Tonight [Jan. 14, 2019], President Trump signed into law the Open, Public, Electronic and Necessary (OPEN) Government Data Act. The bill requires federal agencies to publish government data in machine-readable and open formats, and to use open licenses.
“This bill is a huge win for innovation, transparency and openness – and most of all, for taxpayers who fund the data in the first place,” said Heather Joseph, Executive Director of SPARC, the Scholarly Publishing and Academic Resources Coalition.
“It will make information generated by the federal government more accessible and transparent to researchers, entrepreneurs, and others who can use it – and in doing so, will generate new services and products, build businesses and create jobs. It’s exactly what we should be doing in a 21st century economy.”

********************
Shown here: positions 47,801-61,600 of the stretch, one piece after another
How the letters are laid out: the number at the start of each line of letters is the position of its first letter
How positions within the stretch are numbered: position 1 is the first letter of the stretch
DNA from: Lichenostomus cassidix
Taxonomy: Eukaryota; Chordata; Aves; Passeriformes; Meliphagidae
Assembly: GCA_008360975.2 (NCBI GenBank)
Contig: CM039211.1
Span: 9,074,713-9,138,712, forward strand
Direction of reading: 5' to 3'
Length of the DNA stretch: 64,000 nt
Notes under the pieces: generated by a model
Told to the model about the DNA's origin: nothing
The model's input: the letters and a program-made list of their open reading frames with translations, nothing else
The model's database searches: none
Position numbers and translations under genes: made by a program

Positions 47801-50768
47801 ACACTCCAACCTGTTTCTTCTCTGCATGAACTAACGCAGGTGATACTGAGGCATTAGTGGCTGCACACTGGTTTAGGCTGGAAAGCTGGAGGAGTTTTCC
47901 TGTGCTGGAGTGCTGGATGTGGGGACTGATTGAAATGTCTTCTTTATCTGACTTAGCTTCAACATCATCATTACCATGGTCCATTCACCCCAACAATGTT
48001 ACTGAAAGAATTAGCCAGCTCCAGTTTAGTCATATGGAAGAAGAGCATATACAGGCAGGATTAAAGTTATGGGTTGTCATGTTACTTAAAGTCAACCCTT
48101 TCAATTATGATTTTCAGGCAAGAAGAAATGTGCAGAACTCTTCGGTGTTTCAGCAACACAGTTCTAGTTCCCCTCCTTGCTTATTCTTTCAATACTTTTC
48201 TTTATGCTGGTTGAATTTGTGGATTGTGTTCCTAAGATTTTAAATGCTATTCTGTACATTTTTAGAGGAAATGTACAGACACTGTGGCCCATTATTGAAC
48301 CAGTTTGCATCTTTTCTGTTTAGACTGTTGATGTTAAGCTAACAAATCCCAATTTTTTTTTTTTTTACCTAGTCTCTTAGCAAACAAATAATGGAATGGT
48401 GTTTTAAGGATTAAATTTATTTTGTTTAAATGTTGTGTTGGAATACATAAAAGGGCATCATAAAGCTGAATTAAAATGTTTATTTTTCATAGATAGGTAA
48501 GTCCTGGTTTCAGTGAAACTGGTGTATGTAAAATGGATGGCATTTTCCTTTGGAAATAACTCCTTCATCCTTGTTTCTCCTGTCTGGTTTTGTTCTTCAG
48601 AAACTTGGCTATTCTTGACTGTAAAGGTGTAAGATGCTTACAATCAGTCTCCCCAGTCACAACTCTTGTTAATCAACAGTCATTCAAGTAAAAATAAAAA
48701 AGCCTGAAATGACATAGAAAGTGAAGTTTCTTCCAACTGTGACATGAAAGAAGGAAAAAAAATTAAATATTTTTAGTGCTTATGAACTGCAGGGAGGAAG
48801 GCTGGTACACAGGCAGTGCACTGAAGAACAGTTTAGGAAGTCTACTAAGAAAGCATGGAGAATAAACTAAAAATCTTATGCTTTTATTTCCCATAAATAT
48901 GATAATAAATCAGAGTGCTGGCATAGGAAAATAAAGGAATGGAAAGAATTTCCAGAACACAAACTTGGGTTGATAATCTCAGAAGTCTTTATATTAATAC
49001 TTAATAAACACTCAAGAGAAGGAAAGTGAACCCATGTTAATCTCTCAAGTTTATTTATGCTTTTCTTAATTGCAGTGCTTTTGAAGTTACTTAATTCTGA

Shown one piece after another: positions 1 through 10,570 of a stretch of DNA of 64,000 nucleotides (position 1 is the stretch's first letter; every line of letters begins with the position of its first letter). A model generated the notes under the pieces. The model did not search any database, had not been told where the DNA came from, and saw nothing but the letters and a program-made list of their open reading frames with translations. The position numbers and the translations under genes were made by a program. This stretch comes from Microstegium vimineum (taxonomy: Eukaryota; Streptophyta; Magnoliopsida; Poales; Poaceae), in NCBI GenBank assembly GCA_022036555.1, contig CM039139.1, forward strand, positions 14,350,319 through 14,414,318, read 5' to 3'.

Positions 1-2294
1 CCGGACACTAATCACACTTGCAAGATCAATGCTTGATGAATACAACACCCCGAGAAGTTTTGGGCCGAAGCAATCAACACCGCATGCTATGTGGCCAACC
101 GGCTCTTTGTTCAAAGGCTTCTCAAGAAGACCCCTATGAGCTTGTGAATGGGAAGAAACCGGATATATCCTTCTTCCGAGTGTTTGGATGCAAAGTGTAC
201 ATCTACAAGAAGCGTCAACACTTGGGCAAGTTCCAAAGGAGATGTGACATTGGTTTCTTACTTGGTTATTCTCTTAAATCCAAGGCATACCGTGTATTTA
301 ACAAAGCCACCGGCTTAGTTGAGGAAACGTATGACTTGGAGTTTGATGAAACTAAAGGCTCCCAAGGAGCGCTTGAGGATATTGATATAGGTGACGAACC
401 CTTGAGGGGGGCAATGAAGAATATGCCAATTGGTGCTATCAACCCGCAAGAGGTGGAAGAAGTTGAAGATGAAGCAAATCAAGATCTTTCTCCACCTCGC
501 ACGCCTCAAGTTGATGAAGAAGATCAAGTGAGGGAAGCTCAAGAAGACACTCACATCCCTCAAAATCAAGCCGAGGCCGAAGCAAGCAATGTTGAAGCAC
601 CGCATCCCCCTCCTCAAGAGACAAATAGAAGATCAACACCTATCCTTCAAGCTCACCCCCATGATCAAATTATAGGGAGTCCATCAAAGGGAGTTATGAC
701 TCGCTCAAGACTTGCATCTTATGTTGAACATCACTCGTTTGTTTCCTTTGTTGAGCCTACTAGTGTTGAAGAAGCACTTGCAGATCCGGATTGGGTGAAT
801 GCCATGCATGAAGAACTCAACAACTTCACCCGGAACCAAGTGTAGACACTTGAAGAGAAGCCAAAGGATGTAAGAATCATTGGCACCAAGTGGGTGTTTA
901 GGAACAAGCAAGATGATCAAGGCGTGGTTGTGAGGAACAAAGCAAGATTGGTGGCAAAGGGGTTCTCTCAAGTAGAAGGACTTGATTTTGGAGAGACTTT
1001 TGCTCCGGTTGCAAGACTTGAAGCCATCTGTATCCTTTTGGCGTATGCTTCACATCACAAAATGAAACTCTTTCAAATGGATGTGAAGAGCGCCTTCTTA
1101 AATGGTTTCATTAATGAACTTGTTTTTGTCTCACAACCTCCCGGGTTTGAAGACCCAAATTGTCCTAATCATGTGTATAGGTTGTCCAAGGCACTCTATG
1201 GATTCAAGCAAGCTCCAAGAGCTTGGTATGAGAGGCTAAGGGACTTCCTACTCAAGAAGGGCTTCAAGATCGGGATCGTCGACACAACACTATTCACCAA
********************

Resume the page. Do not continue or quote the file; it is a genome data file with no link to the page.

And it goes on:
The OPEN Government Data Act, which is included as Title II of the broader Foundations for Evidence-Based Policymaking Act:
- Makes permanent the federal government’s commitment to open data and codifies a policy of open by default for all government data, including federally-funded research data, while respecting privacy and national security concerns;
- Calls for government data assets made available by an agency to be machine-readable and under open licenses;
- Provides crucial definitions of key terminology, including a strong definition of open license requirements, which will help to standardize implementation of open data practices across U.S. agencies;
- Directs agencies to support innovative uses of government data, adopt consistent data practices across government, and develop best practices for open data; and
- Codifies key aspects of President Obama’s 2013 Executive Order on Open Data into permanent statute.